Maybe we all should stop saying that we “understand” a math equation by simply solving it. So, today I’ve planned to define each and every operation (or theorem) based on its physical significance.

Okay, we always begin vector calculus with the concept of fields – which are of course, one of the most abstract concepts that has ever been defined, imagined, and used often in Physics (as far as I know). To speak truly, we still don’t know whether something as crazy as a field really exists! But, in our experience, based on the diversified experiments done so far, all we can say is that there’s some “thing” that agrees with our theoretical concept of fields. So, we carry on with the belief that it really exists!

There are two kinds of fields, one is the scalar field, and the other is a vector field.

### Scalar field:

This will enable you to picture field easily. A scalar field is a region in space where each and every point is associated with a value (a scalar). For instance, the temperature in your room could be a scalar field. It could have a $-25^o\ \mathrm C$ somewhere in the corner, a $-20^o\ \mathrm C$ near the outlet of an air-conditioner, etc. But in reality, the thing isn’t a constant. It’s much like this simulation from htwins (enable “temperature” and try changing the disturbance to visualize the field).

In a similar manner, this can be imagined for potentials (potential is nothing but a scalar function of position, indicating the amount of work required to move something in the field against a force) in other fields like the electromagnetic or gravitational field.

### Vector field:

The stuff in this field has a direction in addition to the value associated with each point. Examples include the velocity of particles (the velocity profile) in wind, a typical fluid flow, etc.

To the side, is a picture of a flow of liquid in a pipeline demonstrating viscosity, that the shear force varies with the velocity gradient perpendicular to the flow.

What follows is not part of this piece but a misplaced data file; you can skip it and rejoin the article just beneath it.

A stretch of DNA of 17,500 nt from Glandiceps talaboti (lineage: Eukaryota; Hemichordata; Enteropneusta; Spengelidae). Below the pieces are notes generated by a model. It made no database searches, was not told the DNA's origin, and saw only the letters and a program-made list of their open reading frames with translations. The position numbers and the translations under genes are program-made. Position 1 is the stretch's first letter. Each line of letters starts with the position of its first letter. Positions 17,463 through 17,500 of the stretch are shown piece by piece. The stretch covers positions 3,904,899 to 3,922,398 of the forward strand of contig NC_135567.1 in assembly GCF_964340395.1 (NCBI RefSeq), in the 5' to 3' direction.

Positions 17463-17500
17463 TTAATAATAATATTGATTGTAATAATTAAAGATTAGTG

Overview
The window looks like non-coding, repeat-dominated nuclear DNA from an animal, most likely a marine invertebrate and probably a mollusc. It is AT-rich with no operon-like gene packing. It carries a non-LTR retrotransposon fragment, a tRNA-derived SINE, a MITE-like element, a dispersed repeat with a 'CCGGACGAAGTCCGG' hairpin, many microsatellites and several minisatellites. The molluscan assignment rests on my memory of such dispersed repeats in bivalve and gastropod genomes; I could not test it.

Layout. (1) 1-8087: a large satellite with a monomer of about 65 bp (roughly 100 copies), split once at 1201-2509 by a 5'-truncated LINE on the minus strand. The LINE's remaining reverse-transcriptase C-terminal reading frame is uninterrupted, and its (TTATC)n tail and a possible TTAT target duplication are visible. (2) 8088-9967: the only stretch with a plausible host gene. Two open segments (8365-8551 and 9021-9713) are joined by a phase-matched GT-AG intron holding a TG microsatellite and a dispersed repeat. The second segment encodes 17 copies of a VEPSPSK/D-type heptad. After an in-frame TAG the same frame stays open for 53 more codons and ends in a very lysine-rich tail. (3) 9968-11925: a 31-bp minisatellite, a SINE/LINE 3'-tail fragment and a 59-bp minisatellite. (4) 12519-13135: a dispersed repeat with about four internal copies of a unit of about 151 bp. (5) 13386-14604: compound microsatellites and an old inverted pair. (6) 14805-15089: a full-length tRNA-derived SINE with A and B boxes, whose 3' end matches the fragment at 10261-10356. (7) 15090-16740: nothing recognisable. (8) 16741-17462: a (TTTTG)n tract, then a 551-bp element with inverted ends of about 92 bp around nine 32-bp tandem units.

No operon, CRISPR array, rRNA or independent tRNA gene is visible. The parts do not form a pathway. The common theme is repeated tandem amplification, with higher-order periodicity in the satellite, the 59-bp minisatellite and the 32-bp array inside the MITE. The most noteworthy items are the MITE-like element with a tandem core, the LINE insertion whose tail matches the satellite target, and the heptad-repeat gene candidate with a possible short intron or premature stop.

In simpler words, due to viscosity, the velocity of fluid particles is zero at the fluid-pipe interface, and maximum near the center of the pipe.

A vector field is usually shown by drawing a bunch of arrows pointing in the direction of the field, with lengths proportional to the magnitude of the field (indicating field strength). We also draw field lines to visualize fields (mostly for electric & magnetic stuff, and yeah! fluid dynamics too…) in such a way that these arrows are tangential to the field lines.

With the same field line theme, we also draw contours (which are lines of same magnitude of something, mostly isopotentials). Ah! You should’ve seen a world map. The mountains, rivers are contour lines indicating regions of same height. Contours are very elegant than field lines, because in addition to the lines, they also represent the field intensity at each point.

Here’s an example of lifting flow over a circular cylinder. The contour lines (they have a different name here, they’re called streamlines) indicate the isopotentials of velocity.

Okay, these are different ways to picture fields. But, these don’t hold very well all the time. Anyways, I’ll leave that research as an exercise for you!

## Gradient means how the field changes spatially…

Now, what do we mean when we differentiate/integrate something with respect to something?

Differentiation gives the knowledge of the change of something with respect to something. And, integration gives the opposite. It extrapolates the particular change (we’ve just obtained) over the entire limit, thereby giving the average value of the function over the integrated limit.

If we wanna know how a certain function $f$ changes with respect to say time, we take the partial derivative of the function $\partial f/{\partial t}$, because we only require how the function changes with time, and not to be disturbed by any other parameter involved.

What if we wanna know how a particular field changes with respect to space? The gradient does the job. It shows how the respective components of a certain field changes with respect to the space dimensions.